Tulane expert available to speak on Louisiana's cybersecurity state of emergencyAugust 2, 20192 min read
On July 29, Louisiana governor John Bel Edwards declared a state of emergency after three Louisiana school systems experienced cyberattacks. School systems in Sabine and Morehouse parishes and the city of Monroe were each affected by severe malware outbreaks.
Ralph Russo, director of information technology programs in Tulane University's School of Professional Advancement, is available to speak about cybersecurity attacks and can offer steps to minimize the possibility of being hacked.
"Based on the (incomplete) information coming out of Louisiana, one could assume that these ransomware episodes are the result of using phishing attacks as the attack vector, in which malicious links are clicked or attachments are opened by government employees/contractors," Russo said.
Cybersecurity Preventative Measures
In this specific case, and considering the state of emergency and high likelihood of attack, local government IT leadership should take the following steps/measures to reduce the chance of being successfully hacked, and if so to minimize the impact of the breach:
- Assign someone to take the leadership role in ensuring that actions are taken expeditiously, and as a liaison to government on this issue. This should NOT be the person(s) responsible for responding to an attack as a technical resource.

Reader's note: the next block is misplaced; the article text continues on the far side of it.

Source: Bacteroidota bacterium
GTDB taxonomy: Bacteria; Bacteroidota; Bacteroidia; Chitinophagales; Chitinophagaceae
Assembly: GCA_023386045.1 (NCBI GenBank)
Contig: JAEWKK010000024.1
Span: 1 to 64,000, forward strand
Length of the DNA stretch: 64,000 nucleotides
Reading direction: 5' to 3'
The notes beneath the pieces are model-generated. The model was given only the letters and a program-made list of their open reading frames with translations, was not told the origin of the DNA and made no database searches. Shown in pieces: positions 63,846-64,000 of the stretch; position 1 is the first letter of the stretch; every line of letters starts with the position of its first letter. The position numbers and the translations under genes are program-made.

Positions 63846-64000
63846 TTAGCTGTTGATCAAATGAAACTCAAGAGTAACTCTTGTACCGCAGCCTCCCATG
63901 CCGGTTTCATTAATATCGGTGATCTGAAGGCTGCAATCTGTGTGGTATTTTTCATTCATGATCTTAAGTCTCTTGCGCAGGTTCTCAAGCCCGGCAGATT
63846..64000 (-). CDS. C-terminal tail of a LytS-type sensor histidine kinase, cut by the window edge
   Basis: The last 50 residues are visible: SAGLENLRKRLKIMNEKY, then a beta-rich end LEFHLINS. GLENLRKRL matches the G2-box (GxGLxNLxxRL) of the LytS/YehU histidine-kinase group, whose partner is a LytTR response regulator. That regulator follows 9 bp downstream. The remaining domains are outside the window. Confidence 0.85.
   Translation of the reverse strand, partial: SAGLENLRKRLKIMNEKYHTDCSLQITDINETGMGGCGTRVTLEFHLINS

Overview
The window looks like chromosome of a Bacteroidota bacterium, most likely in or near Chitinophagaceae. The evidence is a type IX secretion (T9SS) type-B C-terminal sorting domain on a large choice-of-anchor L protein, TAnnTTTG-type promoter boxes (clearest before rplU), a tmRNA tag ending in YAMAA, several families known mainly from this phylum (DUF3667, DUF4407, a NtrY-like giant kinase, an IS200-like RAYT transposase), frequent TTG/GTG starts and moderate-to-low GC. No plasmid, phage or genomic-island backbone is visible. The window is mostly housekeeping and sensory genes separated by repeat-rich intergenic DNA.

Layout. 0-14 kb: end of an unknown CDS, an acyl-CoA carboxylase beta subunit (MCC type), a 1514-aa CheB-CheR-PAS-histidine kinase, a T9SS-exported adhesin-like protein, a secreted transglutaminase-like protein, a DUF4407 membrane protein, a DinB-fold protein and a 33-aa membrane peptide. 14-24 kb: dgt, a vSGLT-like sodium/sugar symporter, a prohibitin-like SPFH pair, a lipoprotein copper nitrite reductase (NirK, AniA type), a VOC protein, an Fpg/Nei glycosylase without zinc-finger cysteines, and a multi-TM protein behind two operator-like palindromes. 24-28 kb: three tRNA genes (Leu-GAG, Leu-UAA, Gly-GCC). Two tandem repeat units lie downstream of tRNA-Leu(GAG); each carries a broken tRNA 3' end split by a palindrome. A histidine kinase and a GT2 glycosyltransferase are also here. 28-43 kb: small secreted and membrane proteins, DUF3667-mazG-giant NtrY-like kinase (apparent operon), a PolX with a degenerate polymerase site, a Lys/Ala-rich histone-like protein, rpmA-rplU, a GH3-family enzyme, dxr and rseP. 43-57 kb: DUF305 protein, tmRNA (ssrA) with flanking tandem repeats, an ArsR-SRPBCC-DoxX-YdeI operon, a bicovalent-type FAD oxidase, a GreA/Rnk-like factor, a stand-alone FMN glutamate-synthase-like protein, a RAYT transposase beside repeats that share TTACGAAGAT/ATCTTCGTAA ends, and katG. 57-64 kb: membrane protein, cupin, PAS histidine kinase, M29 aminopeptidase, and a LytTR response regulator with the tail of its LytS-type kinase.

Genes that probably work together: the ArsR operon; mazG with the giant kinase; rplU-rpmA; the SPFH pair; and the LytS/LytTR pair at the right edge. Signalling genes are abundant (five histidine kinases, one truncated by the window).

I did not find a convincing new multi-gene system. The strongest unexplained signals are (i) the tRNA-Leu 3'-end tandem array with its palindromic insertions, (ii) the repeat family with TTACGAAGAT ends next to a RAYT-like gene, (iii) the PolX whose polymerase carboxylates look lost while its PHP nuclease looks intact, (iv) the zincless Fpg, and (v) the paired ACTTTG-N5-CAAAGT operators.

- Conduct an immediate awareness/education campaign to all users on phishing. Ensure that suspected phishing attempts are captured and reported to leadership during this time.
- Review user privileges and remove/downgrade all privileges that are not specifically required for someone to do their specific job. Often, admin “super-user” privileges are given as a status or nod to an employee’s rank or position. If these folks, often non-technical, are successfully leveraged for an attack, then the attacker gains these rights.
- Ensure that a complete map/inventory of the network, servers/infrastructure, and all connections to the internet are known and documented. You can’t protect something that you don’t know you have, or don’t know how to locate.
- Immediately verify that system backups are up to date, and complete. Consider performing a manual backup of critical systems, and then air-gapping those backups (do not leave them accessible to the network that may be targeted).
- Ensure that the network is segmented to constrain successful attackers to specific areas of the network. For example, if the Education Department has been successfully attacked, invaders should not be able to move over to Public Safety or government administration. Review firewall configuration – are they configured to provide the segmentation that leadership thinks they are providing?
Click here to contact Ralph Russo
Ralph Russo Program Director, Professor of Practice, Applied Computing
Ralph Russo is an expert on technology in the homeland security and public safety domains.